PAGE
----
Thanks to Trevor Ware for his support and Frank Griffith in bringing such a great band together.
Incredible story of how Hatton Garden mastermind Brian Reader became Britain’s most prolific thief
Excellent piece by Richard Williams.
Do you remember going to gigs at the Canteen. I certainly remember the Slim Gaillard and Chet Baker gigs. Sure I saw Mose Allison there.
“The Canteen was a jazz club at 4 Great Queen Street, on the eastern fringe of Covent Garden: a narrow single-fronted space on the ground floor, backing on to Parker Street. It functioned for probab…
Source: Chet Baker at the Canteen
Jeanne Burns made very few recordings. One of them is “I got a Need for You” which she recorded for Adrian Rollini and his Tap Room Boys in 1935. I just love her voice but I discovered that there are only a handful of recordings featuring her voice. To hear the track click here. Here’s a piece about the National Sound Archive where I did some research on Jeanne Burns career.
From The Observer 3 April 1988
I’ve written the article for Britain Journalism Review (BJR) on what journalists do with their paper and digital archives and what are the problems of preserving ‘the first draft of history’. It should be out in September.
I’m following up with a natural second part to this which is: what to do about all those significant interview videos and audio tapes that are in warehouses and are historic in value. I made three Timewatchs in the 1990s with people who have never otherwise been interviewed.I interviewed at length a range of USAF (SAC), RAF and Red Air Force generals right down to pilots and then a long list of Cold War players including J K Galbraith. I would say many are of historic value and only a few minutes were actually broadcast. As Gavin McFadyen pionted out there are problems with locating the actual broadcast programmes and he believes there are lots of World in Action progs missing.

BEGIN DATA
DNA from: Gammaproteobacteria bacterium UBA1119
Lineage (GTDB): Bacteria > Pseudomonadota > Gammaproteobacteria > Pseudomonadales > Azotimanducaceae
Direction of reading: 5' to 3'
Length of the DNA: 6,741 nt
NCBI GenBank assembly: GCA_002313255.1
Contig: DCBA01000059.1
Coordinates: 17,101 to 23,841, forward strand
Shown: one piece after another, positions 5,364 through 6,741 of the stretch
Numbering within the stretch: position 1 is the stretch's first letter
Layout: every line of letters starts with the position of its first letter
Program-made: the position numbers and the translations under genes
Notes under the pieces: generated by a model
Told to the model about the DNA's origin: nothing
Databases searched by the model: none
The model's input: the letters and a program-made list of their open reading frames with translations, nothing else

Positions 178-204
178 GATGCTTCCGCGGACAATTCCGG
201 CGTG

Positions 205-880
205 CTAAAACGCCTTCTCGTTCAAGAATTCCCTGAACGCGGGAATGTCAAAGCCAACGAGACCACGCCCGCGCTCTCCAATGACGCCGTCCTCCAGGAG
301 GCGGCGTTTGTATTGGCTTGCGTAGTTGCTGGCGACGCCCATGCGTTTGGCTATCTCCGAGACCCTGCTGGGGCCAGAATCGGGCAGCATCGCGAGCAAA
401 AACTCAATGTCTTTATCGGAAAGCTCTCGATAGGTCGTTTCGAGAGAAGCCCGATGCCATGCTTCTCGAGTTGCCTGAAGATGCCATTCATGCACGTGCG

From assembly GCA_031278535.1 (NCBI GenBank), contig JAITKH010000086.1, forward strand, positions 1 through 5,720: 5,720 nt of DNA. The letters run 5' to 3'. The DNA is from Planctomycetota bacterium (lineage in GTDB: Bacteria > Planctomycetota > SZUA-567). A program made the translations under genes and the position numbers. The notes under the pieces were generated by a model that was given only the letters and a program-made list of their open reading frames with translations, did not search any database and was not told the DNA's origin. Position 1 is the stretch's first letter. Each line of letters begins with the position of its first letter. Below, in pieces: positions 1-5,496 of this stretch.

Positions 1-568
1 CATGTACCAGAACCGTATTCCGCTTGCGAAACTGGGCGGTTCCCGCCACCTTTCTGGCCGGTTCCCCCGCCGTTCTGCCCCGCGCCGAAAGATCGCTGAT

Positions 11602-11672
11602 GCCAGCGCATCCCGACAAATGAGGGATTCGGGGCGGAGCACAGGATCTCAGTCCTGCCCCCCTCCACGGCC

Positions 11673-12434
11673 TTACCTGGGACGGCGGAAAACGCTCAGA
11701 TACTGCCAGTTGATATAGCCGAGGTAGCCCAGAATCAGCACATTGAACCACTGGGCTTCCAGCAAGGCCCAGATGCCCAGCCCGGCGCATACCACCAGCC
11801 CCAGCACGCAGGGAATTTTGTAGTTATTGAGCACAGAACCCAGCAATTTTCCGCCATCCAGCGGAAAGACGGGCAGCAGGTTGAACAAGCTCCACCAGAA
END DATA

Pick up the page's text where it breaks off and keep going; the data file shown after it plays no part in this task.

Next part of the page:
There were lots of other significant interviews in other projects I worked on. Mostly we edited in 30 – 60 seconds but there were dozens of hours of tapes. While I have transcripts in my paper archives the beta tapes are stored somewhere by the Independent TV company I was working and I suspect other journalists and film-makers have this problem. Please tell me your story: firstname.lastname@example.org
Mark Rylance has written a lovely tribute to American poet Robert Bly in advance of the film on Bly coming out tomorrow. As another man who was involved with Wild Dance in the early 1990s and met Bly and his peers Michael Meade and James Hillman they had an enormous impact on my life too. I was surprised at the time at the number of intelligent liberal men and women who thought it hilarious and all about hugging trees. Out of it came a new form masculinity that was not brittle but emotional and stronger.
Here’s Mark’s piece:
I felt a sense of excitement, and a certain nervousness. He had this penetrating ability to see what was going on, and he didn’t have any shyness about saying it. Robert was there the first time I went to a men’s gathering, organised under the auspices of wild dance. There were 90 men gathered, and it was remarkable. I think I got a bit relaxed back in a cabin after a session, and I called him Bob. I can’t imagine why. I remember him turning to me and saying, “You’re going to have to call me Robert.”
to read the whole article click here
There is a premiere of Robert Bly: A Thousand Years of Joy at Gate Cinema, London W11, on 7 August. Also sceening at The Barn Cinema, Dartington, on 10 August. robertblyfilm.com